Another useful resource is https://www.lua.org/demo.html , which is an online Lua interpreter. This is useful for running small scripts that do not depend on ToTPP specific functionality.

    Download and install Notepad++ or some other text editor that you prefer.

    Open Notepad++ and get a new (blank) file.

    Set the Language to Lua, to get syntax highlighting.

    Lesson2pic1.jpg


    We first begin by writing some "comments." Comments are ignored by the Lua interpreter, but they can be helpful to people trying to understand, use, or modify your code. You might one day be one of those people, so at the very least leave the comments you would want to see six months after you wrote the code.

    Two dashes (--) will make everything to the end of the current line a comment

    --[[ will comment out everything until a corresponding ]] is reached.

    Lesson2pic2.jpg

    Commenting can also be useful to stop Lua from executing code that you might still want to include later.

    Let us now write some print commands (in an empty file):

    Code:
    -- This is the first verse of The Maple Leaf Forever
    print("In Days of yore, from Britain's shore,")
    print("Wolfe, the dauntless hero, came")
    print("And planted firm Britannia's flag")
    print("On Canada's fair domain.")
    print("Here may it wave, our boast, our pride")
    print("And, joined in love together,")
    print("The thistle, shamrock, rose entwine")
    print("The Maple Leaf forever!")
    
    Save this as MapleLeafForever.lua

    Lesson2pic3.jpg


    First, notice the colours of the text

    Line 1 is a comment, so it appears in green.

    print appears in light blue, since it is a command that always comes with a Lua interpreter. The words we want to print appear in grey, since they are strings. Exactly what that means will be explained later in this lesson.

    Note that colouring will change with different text editors, and even the 'classification' of certain keywords might change. The colouring is only meant as an aid to the programmer (it is not a fundamental part of Lua), and different text editors will have different ideas about what is helpful.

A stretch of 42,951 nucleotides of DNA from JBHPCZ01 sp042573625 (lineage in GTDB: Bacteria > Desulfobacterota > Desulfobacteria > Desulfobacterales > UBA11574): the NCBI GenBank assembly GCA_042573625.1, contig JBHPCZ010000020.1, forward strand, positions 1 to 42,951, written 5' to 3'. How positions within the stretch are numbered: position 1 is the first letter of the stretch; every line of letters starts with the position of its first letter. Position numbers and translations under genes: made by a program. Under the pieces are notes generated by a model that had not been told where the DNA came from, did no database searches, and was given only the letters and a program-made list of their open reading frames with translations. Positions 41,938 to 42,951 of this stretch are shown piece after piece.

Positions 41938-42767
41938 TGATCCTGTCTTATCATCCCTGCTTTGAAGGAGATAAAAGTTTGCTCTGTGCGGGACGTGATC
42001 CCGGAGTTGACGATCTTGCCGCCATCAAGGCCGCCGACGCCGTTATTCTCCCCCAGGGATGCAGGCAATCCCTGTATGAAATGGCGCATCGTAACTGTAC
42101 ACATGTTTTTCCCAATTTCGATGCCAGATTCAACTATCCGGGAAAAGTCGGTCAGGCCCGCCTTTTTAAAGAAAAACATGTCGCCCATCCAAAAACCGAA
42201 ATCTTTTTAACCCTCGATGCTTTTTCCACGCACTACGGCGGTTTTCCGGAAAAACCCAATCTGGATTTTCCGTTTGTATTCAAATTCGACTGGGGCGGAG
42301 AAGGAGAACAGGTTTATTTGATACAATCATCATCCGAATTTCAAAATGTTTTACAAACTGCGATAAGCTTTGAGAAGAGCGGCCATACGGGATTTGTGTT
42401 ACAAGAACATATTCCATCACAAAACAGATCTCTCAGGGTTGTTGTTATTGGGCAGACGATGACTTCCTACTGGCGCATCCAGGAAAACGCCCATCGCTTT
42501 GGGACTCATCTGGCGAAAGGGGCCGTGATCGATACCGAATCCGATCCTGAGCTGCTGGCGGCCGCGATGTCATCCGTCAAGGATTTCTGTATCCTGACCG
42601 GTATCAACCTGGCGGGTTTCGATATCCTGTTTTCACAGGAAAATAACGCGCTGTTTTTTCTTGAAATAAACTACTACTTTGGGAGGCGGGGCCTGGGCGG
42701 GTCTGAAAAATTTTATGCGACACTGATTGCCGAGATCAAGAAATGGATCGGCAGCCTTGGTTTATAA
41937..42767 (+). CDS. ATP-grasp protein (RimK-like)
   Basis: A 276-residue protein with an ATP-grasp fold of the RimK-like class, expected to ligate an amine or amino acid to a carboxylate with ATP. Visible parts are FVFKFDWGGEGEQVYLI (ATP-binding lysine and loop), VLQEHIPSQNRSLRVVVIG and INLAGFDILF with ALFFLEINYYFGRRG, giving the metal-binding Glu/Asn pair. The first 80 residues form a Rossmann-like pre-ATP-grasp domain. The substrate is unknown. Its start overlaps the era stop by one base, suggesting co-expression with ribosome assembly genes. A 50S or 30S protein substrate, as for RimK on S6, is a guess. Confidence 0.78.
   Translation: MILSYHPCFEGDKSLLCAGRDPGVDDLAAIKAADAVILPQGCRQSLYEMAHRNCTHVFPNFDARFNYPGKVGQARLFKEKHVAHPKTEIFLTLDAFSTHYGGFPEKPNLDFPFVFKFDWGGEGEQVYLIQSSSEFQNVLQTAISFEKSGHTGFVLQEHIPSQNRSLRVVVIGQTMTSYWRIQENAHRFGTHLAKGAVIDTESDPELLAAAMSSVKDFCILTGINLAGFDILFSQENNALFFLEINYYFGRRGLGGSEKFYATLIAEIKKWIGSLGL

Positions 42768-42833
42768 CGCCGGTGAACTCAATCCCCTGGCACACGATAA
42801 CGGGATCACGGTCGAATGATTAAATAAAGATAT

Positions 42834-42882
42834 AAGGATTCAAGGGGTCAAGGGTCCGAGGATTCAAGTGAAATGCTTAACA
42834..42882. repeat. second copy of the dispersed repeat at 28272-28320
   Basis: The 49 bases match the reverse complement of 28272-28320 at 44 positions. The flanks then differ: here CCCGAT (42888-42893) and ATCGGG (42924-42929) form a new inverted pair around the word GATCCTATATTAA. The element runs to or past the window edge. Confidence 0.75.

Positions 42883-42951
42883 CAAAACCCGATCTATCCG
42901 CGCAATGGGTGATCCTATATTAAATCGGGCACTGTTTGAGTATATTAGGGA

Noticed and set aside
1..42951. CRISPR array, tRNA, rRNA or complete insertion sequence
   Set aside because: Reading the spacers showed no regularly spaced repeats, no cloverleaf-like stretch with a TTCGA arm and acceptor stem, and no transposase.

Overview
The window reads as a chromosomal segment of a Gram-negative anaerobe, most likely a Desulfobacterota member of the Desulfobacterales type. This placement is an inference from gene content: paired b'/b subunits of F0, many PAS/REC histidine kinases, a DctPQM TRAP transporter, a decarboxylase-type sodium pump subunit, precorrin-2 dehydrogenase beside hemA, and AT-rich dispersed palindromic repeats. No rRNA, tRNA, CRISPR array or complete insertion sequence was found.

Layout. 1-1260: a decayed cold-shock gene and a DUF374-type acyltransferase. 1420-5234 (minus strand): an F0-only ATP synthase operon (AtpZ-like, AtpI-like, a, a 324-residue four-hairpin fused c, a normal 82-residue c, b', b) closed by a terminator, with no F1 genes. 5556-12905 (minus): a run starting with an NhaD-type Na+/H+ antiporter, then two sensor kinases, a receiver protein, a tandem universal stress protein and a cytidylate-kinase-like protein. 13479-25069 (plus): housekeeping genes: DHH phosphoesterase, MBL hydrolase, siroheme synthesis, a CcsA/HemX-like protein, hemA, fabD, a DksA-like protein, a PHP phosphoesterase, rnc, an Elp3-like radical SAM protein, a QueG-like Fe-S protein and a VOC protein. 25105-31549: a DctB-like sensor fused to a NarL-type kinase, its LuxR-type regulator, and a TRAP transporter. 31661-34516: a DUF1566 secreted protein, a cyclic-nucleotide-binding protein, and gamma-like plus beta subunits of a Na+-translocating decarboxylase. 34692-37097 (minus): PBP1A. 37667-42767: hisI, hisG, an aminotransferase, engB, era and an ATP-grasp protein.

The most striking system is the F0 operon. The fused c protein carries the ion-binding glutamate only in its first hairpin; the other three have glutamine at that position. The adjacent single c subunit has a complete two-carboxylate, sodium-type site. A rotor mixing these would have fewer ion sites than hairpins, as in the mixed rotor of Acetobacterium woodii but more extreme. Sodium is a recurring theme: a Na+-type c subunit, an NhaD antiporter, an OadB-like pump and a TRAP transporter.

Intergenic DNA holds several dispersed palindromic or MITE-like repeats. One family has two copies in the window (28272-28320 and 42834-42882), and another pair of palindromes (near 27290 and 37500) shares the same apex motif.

When you run a script, the Lua interpreter will start at line 1 and go line by line executing commands.

    Save your copy of MapleLeafForever.lua in your Test of Time directory. (You don't actually have to do this, but the next step will be easier if you do.)

    Open Test of Time, start a new game, and open the Lua Console.

    Press the 'Load Script' button, navigate to your Test of Time directory (probably just 'up one level') and select MapleLeafForever.lua

    The Maple Leaf Forever Lyrics should appear in your Console.

    You may leave Test of Time and the lua console open as you do the following. Open MapleLeafForever.lua in your text editor and change the lines around. For example:

    Lesson2pic5.jpg


    Note that the Lua interpreter will simply ignore empty lines when executing instructions. Save MapleLeafForever.lua and use Load Script to load it back into the TOT Lua Console.

    Your Lua Console will now look something like this:

    Lesson2pic6.jpg


    The Lua interpreter simply followed each instruction as it was written. It doesn't care that the output makes no sense. It is your job as a programmer to give the computer exact instructions. It isn't going to try to figure out from context what you really want, unless someone else has already written a program trying to mimic human understanding.

    Restore MapleLeafForever.lua to print the song lyrics in the correct order, but have it only print the first four lines of the song. Use comments to disable the last four lines, so they can be quickly re-introduced to the program if we decide we want them later. Use the two different methods of commenting described earlier.

    Additionally, add two lines of

    Code:
     print(" ") 
    to the top of MapleLeafForever.lua in order to leave 2 lines between each printing of the lyrics. I will not show a picture of the code, but if you did it correctly, your console will look like this. If you made a mistake, you will have some extra text displayed in the console. Don't worry about that.

    Lesson2pic7.jpg

    More Commands

    Thus far, the only instruction we've given the Lua Console is to print some text. Now, let us learn some more instructions.

    The first instruction we need is the ability to create a variable and assign a value to it. For example

    Code:
     myVariable = "My Value" 
    assigns "My Value" to myVariable. Whenever we write myVariable later in our code, the Lua interpreter will replace it with "My Value" unless we assign something else to myVariable.

    Go to the lua demo site https://www.lua.org/demo.html and run the following code. (You could write a script and use the ToT lua console, but this will probably be easier.)